City of Los Angeles Becomes the First U.S. Customer for an EPA-Certified Fuel Cell Car

The City of Los Angeles took delivery of the nation's first commercial lease of a fuel cell car, the Honda FCX, on December 2, 2002. The Honda FCX is being used for trips during city business and was delivered in a ceremony attended by Mayor Jim Hahn and Hiroyuki Yoshino, President and CEO of Honda Motor Co., Ltd., at Los Angeles City Hall.

The hydrogen-powered Honda FCX is the only fuel cell vehicle certified by the California Air Resources Board (CARB) and U.S. EPA for every day commercial use. Under the two-year lease agreement, the City of LA will pay $500 a month to lease five Honda FCX models.

In addition, Honda has contracted with Air Products and Chemicals, Inc., based in Allentown, Pennsylvania, with local operations in El Segundo, California, to provide the hydrogen fuel and refueling infrastructure.

"The City of Los Angeles is taking a major, national leadership role in putting hydrogen-powered fuel cell vehicles into practical, everyday use," Mayor Hahn said. "Los Angeles City employees will use these fuel cell vehicles on a daily basis, just like any other pool vehicle.

We believe hydrogen-powered fuel cell vehicles hold great promise for future clean air vehicles and it is important that LA play a leading role in assisting in the development and early use of this technology. Working with Honda Motor Company, which has a long history of firsts in developing environmentally sound vehicles, adds to the great prospect for continued air quality improvements for the citizens of Los Angeles."

Honda plans to lease about 30 fuel cell cars in California and Japan during the next two to three years. The company currently has no plans, however, for mass-market sales of fuel cell vehicles or sales to individuals.

"The future of the fuel cell vehicle shows great promise in reducing the global dependence on oil, and our association with the great city of Los Angeles is an important step in the pursuit of this goal," said Yoshino.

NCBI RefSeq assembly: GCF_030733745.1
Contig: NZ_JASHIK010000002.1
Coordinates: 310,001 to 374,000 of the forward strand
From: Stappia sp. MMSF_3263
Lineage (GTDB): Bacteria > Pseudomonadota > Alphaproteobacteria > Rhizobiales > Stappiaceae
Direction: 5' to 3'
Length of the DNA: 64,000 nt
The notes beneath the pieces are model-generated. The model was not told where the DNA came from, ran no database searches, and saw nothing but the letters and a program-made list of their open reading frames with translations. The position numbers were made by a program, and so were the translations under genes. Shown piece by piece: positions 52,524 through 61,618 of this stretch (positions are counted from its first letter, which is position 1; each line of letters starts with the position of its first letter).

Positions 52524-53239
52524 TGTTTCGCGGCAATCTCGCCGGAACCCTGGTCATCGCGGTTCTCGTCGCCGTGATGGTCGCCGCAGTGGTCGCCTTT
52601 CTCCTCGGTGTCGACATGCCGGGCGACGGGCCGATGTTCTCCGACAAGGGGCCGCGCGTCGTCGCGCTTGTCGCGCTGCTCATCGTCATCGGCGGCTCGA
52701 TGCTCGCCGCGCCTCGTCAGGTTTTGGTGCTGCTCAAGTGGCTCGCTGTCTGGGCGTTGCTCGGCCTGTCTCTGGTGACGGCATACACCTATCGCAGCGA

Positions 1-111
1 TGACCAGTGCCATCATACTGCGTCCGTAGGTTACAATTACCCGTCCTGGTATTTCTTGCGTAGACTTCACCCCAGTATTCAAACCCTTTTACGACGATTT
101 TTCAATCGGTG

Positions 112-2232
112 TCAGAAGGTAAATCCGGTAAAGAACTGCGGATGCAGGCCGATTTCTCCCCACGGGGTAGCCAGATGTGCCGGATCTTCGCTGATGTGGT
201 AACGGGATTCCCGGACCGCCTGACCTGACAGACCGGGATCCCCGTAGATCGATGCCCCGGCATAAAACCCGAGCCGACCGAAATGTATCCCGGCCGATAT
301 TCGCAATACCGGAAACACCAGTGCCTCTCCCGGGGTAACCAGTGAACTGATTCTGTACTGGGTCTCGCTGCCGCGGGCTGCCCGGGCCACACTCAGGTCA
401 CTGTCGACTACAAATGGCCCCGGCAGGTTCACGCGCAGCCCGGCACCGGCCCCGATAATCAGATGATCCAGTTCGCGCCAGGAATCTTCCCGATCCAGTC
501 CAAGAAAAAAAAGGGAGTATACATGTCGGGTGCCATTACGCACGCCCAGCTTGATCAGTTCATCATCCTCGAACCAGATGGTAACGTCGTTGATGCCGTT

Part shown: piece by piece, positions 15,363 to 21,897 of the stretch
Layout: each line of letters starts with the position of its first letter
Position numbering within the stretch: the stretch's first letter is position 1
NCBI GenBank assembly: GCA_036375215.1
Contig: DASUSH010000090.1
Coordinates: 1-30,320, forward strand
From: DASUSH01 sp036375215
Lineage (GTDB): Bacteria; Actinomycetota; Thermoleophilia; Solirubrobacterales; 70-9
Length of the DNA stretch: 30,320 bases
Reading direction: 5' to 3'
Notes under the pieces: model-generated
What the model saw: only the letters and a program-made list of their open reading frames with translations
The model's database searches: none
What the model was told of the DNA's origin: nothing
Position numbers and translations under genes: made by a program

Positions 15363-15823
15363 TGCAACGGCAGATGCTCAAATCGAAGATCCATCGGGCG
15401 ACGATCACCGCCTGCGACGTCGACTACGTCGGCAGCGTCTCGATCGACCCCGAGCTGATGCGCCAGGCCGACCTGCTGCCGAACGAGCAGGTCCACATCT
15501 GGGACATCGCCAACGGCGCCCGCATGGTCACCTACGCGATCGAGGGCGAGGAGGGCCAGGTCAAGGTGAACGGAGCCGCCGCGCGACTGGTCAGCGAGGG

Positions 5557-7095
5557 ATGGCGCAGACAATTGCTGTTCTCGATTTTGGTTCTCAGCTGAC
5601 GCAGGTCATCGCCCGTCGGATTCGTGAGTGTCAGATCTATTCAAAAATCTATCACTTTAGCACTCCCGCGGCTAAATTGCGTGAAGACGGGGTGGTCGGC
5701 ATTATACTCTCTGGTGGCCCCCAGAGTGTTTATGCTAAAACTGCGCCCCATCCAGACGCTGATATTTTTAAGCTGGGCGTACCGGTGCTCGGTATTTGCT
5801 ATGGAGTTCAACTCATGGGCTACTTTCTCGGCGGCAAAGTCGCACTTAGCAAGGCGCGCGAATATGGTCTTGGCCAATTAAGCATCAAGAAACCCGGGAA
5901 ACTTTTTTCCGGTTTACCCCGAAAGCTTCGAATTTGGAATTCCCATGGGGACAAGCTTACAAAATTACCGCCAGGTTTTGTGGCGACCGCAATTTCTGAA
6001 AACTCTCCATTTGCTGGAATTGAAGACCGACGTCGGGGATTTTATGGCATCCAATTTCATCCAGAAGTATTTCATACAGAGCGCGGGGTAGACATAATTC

Both CARB and the EPA have certified the Honda FCX as a Zero Emission Vehicle (ZEV).

The FCX uses hydrogen supplied to a fuel cell "stack" to generate electricity that powers its electric motor.

Honda undertook fuel cell research in 1989 and has been road testing vehicles in the United States since 1999. Honda has also been a member of the California Fuel Cell Partnership based in Sacramento, California, since 1999.

Hydrogen production and fueling stations-for the hydrogen-powered society of the future

At Honda, we feel it is important that the entire process for making the hydrogen to power fuel cell vehicles, from production to storage and supply, should produce no CO2 emissions.

That is why, as a step toward the hydrogen-powered society of the future, we have initiated test operations of a hydrogen production and fueling station for fuel cell vehicles that uses solar energy to extract hydrogen from water. Using only solar energy, this station is capable of producing 5,700L* of hydrogen from water annually. In combination with conventional electric power, it can produce as much as 26,000L of hydrogen (max. 71L/day)*. The operation of this solar-powered test station will help verify more efficient production methods for renewable energy, while at the same time providing insight into the problems involved in developing practical hydrogen production and fueling stations for the future. At Honda, we are committed to continuing this important research.

*5,000 PSI